Have an opinion on casinos? Some ways to express yourself

How would traffic be managed if mega-casinos are built? What will be the impact on the Venetian Causeway, South Beach, downtown Miami?

Is this a good deal with good jobs? Should the city of Miami Beach back the effort or fight it?

As the casino discussion continues, there are two nearby opportunities to learn more and speak your piece (thanks to Belle Isle Residents Association board member Herb Frank):

– On Dec. 9 at 4 p.m., the Miami Beach City Commission has scheduled a workshop to develop its position and in advance of the Florida Legislature’s 2012 session, which starts in January.

– On Dec. 13 at 5:30 p.m., the Miami Beach Chamber of Commerce is hosting a forum on gaming at the Miami Beach Convention Center in hall D.

Gambling talk worries residents’ groups along Venetian Causeway

The undercurrent of almost every conversation on the Venetian Causeway corridor — from discussions about the proposed West Avenue bridge to Venetian roadway construction — is gambling.

No mater your opinion on the benefits or hazards of gambling, the scale and promimity of the proposed casino projects surely will have major impact on Belle Isle and other causeway islands, as  well as downtown Miami and Miami Beach.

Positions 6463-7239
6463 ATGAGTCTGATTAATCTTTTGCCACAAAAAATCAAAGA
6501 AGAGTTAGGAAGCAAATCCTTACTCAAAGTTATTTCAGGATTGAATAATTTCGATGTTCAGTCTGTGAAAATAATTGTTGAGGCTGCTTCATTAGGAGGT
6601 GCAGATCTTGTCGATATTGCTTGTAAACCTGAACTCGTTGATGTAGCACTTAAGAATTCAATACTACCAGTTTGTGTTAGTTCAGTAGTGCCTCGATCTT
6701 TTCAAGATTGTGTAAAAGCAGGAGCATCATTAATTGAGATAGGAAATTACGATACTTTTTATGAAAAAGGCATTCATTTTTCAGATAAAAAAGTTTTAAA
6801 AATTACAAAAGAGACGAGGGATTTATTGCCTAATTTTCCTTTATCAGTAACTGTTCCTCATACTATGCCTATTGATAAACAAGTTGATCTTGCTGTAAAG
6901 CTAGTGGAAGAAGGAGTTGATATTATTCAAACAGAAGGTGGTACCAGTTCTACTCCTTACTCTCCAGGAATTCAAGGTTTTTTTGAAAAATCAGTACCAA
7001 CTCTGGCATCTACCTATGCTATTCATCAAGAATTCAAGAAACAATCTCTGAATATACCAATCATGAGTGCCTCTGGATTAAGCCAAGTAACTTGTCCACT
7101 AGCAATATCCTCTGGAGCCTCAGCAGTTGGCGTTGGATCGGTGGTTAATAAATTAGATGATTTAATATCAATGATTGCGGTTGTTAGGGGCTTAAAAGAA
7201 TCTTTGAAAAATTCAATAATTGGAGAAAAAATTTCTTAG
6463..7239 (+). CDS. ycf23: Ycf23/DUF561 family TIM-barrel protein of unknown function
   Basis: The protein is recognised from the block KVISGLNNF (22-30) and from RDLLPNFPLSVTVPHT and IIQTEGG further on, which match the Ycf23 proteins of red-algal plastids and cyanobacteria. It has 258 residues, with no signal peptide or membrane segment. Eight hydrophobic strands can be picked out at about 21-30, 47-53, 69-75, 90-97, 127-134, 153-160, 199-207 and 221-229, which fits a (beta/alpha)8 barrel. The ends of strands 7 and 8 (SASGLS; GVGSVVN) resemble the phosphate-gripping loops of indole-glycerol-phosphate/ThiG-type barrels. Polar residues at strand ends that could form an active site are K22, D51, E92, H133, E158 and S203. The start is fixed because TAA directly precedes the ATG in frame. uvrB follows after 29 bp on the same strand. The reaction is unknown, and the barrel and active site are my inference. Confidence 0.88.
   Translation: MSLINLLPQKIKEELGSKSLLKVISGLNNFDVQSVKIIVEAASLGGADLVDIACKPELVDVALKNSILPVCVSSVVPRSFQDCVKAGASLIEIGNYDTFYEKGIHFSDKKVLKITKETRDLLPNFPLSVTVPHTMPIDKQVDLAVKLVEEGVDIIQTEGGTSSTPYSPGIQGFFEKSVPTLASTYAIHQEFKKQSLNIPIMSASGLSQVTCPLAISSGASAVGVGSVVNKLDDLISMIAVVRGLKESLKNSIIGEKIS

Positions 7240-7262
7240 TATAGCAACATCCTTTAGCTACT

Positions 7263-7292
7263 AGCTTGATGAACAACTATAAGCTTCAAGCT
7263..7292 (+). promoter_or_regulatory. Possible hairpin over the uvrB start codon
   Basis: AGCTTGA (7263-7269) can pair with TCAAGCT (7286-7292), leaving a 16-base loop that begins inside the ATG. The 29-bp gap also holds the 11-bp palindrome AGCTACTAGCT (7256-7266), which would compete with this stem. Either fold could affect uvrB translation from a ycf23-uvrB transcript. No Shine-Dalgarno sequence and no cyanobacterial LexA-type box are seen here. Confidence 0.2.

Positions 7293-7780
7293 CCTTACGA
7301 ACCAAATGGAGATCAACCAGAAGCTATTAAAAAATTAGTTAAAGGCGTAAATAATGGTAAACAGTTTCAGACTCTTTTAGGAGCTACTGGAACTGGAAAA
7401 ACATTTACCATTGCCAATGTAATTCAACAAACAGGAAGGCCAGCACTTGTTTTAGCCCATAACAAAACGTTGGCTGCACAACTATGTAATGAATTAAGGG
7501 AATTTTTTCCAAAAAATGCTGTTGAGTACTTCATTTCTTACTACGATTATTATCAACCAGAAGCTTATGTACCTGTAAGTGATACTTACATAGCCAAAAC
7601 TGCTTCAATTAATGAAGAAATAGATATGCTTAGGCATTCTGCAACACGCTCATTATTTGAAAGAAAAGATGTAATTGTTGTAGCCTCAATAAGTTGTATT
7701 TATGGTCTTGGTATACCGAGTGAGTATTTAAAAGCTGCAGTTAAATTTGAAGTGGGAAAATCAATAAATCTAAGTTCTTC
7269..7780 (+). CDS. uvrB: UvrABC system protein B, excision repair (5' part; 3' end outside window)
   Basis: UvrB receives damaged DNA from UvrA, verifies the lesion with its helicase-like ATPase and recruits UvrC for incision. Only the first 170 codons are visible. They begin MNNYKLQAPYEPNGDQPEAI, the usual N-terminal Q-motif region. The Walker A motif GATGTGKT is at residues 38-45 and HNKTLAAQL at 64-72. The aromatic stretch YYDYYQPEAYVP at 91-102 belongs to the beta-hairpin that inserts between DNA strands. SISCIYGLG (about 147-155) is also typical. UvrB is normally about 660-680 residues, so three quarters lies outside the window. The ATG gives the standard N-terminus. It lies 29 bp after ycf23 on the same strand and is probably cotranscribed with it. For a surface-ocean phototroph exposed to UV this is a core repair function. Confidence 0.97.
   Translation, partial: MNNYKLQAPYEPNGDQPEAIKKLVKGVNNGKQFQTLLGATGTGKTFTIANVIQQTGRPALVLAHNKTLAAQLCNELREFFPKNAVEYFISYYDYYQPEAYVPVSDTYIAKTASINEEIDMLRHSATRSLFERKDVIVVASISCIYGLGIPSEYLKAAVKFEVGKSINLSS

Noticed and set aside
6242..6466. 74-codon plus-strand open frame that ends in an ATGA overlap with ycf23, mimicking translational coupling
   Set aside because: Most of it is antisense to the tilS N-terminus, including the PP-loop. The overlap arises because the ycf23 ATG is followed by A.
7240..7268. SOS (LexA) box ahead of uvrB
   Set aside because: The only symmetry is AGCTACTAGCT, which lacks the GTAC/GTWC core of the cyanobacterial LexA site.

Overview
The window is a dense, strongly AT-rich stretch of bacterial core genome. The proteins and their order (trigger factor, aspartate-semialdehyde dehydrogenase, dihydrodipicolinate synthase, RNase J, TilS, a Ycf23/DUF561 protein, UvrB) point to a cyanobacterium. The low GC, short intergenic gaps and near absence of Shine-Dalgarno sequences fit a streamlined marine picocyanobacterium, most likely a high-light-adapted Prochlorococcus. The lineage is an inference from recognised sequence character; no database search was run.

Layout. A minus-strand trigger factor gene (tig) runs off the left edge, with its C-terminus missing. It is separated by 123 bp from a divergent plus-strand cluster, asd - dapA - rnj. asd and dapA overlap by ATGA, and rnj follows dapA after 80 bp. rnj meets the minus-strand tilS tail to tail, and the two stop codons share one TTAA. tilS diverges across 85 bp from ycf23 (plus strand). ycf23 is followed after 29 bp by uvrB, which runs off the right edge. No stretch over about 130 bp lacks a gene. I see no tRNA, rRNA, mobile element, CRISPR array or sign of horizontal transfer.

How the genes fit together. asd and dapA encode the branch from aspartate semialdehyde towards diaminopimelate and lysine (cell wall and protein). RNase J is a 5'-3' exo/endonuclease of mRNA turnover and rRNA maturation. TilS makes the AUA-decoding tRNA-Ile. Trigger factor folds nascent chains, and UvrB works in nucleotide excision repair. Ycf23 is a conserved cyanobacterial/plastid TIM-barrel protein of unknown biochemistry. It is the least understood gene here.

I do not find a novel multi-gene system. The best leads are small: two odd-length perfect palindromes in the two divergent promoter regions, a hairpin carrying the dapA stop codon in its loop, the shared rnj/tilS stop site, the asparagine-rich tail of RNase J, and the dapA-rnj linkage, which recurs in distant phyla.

The mammoth casino proposed for the property Genting purchased from The Miami Herald would be the largest in the world. Vegas casino owner Steve Wynn has touted the site of the Miami Beach Convention Center as the best location in South Florida as he shops for a competing mega-casino spot.

The Belle Isle Residents Association and other island homeowner groups have had one meeting with representatives from Genting to discuss the potential impact, and expect to have another soon.

Venetian Island Homeowner Association president Greg Carney gave this report in a note to residents last week:

“The presidents of the close-by HOAs have met with representatives of the Genting group and continue to communicate with them.  We have a number of concerns including increased traffic on the Causeway (and the issues this causes), impact on security, and impact on quality of life and property values in our neighborhoods.

“While Genting has expressed their desire to be good neighbors and their interest in being a net improvement, they have not as yet put forward anything of substance that make the presidents feel comfortable.”

Meanwhile, Herb Frank, a Belle Isle Residents Association board member, points out a website from a group called Common Sense Miami, founded by University of Miami professor Greg Bush.

Carney recommends that residents follow the issue closely, and make their opinions known.

“I am afraid I cannot give you much reassurance on this issue at this point,” Carney wrote.  “We continue to pursue this and hope to have representatives of Genting to a general membership meeting so they can present you all with their plans.  In the meantime, please feel free to contact your state, county and city officials with your concerns.”